How do you wire the Neos?
The initial release of the Neo series polyphonic pickups was for DIYers, serious hackers and guitar builders. The Neo is not your typical pickup. You can’t install it just like any other pickup. It is polyphonic and requires more work to set-up properly. In Cycfi’s FB page, Steve Hodge comments: “A full system would be excellent. I love the concept but have no idea how to hook it all up”. Soon, we will provide support infrastructure such as breakout boxes, controls, and multi-pin cables and connectors to make it easier for anyone to use the pickups.
In the meantime, for those who are adventurous enough, it’s really not that difficult. You don’t really need an elaborate setup to get into polyphonic string processing.
Allow me to reply to an email from Sam Park:
Hey Joel, so I have one question about the Neos. Now I’m no professional hacker by any means, but any regular maintenance or fixing that a guitar needs is something I can manage. I’ve had my share of swapping pickups and so the process is no mystery, but I have not ever made or taken an active pickup apart.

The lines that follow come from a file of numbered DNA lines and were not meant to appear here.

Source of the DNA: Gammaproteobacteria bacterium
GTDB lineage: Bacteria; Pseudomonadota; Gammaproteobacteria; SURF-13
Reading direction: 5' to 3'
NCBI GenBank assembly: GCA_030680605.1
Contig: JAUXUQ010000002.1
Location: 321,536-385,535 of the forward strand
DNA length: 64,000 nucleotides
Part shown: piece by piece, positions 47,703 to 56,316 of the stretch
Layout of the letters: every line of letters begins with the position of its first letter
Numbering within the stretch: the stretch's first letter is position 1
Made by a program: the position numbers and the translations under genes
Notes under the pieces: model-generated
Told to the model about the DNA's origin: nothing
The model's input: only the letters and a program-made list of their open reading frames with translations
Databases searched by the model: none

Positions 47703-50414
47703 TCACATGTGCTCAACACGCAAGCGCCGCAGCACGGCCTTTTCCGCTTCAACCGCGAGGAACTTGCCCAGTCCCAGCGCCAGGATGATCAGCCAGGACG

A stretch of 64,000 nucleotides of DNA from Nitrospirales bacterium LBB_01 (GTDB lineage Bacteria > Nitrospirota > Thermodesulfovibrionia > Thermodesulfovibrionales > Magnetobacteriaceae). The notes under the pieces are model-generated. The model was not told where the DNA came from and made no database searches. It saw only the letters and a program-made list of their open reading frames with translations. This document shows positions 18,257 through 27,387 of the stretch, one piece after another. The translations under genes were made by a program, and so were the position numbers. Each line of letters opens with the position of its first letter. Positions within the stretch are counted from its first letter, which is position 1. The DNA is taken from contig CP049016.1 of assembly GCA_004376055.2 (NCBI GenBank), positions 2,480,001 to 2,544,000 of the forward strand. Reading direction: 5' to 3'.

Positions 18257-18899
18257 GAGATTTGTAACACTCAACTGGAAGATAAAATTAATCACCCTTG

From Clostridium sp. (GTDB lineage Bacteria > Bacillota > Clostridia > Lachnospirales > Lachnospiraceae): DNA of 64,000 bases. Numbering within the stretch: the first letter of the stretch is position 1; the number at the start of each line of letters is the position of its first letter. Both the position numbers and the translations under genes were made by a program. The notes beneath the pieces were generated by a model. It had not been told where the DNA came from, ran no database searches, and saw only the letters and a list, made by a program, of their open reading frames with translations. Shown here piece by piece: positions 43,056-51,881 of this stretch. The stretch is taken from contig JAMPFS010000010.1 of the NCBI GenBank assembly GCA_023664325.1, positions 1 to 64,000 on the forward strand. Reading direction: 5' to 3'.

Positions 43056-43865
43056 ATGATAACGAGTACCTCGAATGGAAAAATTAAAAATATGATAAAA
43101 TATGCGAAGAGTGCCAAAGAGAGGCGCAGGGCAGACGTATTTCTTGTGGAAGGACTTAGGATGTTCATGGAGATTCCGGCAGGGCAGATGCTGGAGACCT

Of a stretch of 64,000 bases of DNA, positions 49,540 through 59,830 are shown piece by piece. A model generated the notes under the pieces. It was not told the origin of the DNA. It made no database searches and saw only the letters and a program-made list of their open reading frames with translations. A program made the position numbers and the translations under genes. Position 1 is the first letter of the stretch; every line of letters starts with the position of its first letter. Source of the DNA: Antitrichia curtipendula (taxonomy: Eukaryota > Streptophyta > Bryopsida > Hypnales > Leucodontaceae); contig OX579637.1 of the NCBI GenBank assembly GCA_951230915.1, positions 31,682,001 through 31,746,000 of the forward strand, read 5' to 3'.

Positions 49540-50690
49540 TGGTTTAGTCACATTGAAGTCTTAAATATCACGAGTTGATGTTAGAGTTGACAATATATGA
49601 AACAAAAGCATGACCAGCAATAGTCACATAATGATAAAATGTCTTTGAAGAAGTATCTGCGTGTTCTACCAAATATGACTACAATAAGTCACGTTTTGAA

It looks like the Neos is something that requires some building to be done. My question is how much building?
Is it difficult to learn to install the Neos to the point I would have to take them to a professional?
Before anything else, always refer to the Neo Data Sheet.
The easiest, most flexible, and cost effective way to get into polyphonic processing is to hook up the Neos digitally to a Digital Audio Workstation running multiple audio effects plugins —one per string. All you need is a laptop, a multi-channel audio interface and of course software. You’d probably have all these already! Then, all you have to do is find a way to connect the Neo’s individual outputs to the audio interface. There are many ways to do that, from the simplest to the most elaborate. I’ll illustrate some basic ideas and move on to more elaborate schemes in future installments.
All processing is done in your Laptop. A Digital Audio Workstation (DAW) such as Apple’s Logic Pro, Mainstage, Ableton Live or Cubase will be your main tool for multi-channel processing. Each string goes to a separate channel (or track) where you can insert various effects. It’s amazing how software based effects plugins have matured in the recent years. These software effects have become quite powerful and fast, especially when using multi-core CPUs which are more or less the norm these days. Effects plugin software such as Guitar Rig are remarkably convincing in emulating various stomp-boxes, amplifiers, speaker cabinets, etc. You can have as many effects as you want limited only by your computer’s processing power.